Information is intoxicating. Due to the proliferation of mass media, we’re exposed to more data than ever before, and thanks to the internet, we’re all contributors to it. We can now follow Hillary and Obama’s every word, get a full breakdown from a dozen different sources, and within an hour, post an opinion for the world to see, adding our own small voice to the cultural conversation.
But as the amount of information at our fingertips explodes, a curious thing is happening: we’ve become more desperate for knowledge than ever. It might be fascinating to scour iTunes for obscure Latin Jazz. It might be modestly informative – and massively entertaining – to watch last night’s Colbert Report on YouTube or Tivo. But every hour we spend plugged in to popular culture is an hour we’re not connecting with what’s actually, physically around us: our neighbors. The birds. Plants. The (highly erratic) weather.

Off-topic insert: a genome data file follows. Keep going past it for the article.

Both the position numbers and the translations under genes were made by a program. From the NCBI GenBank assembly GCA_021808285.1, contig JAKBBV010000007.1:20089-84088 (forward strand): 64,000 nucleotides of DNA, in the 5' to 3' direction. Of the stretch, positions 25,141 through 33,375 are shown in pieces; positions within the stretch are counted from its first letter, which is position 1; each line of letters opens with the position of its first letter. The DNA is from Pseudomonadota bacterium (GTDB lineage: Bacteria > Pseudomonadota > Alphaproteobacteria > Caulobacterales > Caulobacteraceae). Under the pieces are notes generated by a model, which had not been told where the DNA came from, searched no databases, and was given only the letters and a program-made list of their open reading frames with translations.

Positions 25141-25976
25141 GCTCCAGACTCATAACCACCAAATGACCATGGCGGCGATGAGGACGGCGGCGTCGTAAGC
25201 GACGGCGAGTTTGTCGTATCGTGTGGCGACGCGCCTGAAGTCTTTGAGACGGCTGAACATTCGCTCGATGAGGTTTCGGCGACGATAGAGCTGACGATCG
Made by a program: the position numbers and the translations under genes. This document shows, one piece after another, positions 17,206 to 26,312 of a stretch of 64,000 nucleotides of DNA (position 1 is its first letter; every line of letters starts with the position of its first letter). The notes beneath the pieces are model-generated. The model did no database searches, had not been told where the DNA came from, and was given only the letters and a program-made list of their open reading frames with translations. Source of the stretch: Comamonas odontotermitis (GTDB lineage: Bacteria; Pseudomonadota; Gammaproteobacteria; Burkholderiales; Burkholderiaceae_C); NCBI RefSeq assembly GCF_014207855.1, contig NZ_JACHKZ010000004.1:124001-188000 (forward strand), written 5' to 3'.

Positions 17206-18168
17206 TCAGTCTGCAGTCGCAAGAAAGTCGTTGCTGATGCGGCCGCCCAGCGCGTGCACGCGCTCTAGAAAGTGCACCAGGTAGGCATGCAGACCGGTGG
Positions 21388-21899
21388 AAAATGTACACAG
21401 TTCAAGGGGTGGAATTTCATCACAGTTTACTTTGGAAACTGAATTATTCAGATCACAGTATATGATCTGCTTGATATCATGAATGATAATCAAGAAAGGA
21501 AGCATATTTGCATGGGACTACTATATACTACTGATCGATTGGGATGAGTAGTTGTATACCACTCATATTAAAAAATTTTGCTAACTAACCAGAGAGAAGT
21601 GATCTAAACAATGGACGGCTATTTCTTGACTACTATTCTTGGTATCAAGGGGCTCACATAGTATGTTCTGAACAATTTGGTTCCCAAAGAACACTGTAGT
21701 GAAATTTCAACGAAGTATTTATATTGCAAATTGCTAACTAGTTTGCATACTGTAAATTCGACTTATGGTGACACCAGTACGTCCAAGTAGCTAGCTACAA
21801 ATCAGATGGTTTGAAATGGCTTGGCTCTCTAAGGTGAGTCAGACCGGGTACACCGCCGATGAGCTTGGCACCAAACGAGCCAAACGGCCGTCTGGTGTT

Quick: Where does the wind usually come from this time of year? Who lives four doors down the street? What are five trees native to your town? Where was your breakfast grown? Amongst our flashy gadgets, RSS feeds, and spring styles, this stuff seem might seem quaint, irrelevant. Even if you’re committed to a sustainable lifestyle, it’s deceptively easy to get sucked into following the latest developments in the carbon offsets debate, while spending your money on skinny organic denim and bamboo cutting boards.
I would argue that that kind of approach is missing the point. If we’re to halt our antagonistic behavior towards each other and our planet, we’ve got to listen – and that means unplugging from the hypnotic hum of manufactured culture. It’s crucial that we rediscover a sense of place, and with it, renew our connections to the people, resources and species that are right under our noses.
In the spirit of unplugging, I’ve chosen not to link to any other sites in this post like I’m supposed to. Rather than pointing you to other websites with something to say about the subject, each one as distant and virtual as this one, I’d much rather have you experience it yourself. So go ahead, turn off your screen for a minute. Listen to your breath. If you can, look out the window. There’s a world out there. It needs you.